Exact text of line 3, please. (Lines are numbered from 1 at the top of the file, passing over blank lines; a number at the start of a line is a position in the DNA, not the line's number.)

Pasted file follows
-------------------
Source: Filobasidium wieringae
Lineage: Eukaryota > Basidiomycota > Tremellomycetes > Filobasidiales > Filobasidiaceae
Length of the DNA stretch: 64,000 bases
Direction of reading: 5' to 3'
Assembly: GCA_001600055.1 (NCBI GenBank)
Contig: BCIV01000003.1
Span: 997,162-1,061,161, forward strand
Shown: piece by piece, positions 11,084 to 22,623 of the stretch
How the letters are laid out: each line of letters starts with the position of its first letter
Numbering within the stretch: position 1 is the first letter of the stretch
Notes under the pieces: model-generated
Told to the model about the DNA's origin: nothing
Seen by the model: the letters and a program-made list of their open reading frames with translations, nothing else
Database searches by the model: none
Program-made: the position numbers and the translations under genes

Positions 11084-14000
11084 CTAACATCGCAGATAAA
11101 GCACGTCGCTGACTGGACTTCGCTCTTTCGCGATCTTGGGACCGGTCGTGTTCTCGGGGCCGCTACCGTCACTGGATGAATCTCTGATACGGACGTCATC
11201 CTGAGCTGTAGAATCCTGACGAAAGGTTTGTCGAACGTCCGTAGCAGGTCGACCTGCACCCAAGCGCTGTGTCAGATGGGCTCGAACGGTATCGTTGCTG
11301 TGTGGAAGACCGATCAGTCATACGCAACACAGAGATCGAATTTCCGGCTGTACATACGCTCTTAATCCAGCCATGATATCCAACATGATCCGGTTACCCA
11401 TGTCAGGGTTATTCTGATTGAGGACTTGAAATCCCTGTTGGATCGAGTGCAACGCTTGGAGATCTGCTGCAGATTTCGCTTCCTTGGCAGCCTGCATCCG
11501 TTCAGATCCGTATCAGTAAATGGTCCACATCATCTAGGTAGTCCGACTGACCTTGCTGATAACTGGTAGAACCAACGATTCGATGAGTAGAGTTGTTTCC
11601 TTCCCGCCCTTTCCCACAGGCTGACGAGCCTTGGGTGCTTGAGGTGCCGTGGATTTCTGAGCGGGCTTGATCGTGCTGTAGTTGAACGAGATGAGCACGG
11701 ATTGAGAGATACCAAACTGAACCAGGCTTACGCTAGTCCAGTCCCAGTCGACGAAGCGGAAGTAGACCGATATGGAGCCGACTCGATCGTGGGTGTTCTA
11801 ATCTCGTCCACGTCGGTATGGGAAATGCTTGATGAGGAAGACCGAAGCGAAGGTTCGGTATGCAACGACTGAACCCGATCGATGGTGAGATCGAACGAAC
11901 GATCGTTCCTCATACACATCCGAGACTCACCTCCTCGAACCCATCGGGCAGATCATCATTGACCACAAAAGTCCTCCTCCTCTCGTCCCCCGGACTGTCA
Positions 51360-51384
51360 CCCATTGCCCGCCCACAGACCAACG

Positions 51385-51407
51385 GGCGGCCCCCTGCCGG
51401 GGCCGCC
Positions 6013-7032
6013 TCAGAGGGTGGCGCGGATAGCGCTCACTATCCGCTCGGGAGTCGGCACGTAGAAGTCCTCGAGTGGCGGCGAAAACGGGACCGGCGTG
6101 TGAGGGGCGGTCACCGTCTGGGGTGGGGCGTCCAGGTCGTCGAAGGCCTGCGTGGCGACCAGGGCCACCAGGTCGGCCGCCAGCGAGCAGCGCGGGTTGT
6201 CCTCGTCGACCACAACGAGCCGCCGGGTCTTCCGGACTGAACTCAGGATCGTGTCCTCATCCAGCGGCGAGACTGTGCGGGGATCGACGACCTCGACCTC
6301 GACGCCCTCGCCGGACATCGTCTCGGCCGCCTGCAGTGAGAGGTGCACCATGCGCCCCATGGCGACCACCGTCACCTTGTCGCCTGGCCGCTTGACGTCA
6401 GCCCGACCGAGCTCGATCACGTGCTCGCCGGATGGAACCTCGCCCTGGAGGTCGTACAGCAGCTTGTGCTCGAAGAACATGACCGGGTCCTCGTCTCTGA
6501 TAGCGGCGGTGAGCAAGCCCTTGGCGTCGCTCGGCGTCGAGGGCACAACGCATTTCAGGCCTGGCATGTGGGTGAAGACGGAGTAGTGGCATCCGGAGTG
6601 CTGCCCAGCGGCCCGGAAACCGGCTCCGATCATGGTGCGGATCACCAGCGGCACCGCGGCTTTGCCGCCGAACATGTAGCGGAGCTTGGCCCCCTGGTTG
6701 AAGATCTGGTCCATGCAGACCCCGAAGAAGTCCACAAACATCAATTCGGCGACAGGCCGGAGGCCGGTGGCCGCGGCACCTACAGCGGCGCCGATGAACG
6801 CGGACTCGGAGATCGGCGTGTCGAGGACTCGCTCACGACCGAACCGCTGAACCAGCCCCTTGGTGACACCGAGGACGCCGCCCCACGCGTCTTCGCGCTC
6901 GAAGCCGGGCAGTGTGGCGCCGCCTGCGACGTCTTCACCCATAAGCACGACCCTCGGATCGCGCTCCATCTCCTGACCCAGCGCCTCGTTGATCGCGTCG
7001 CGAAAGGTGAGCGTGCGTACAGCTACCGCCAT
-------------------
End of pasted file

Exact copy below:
Length of the DNA stretch: 64,000 bases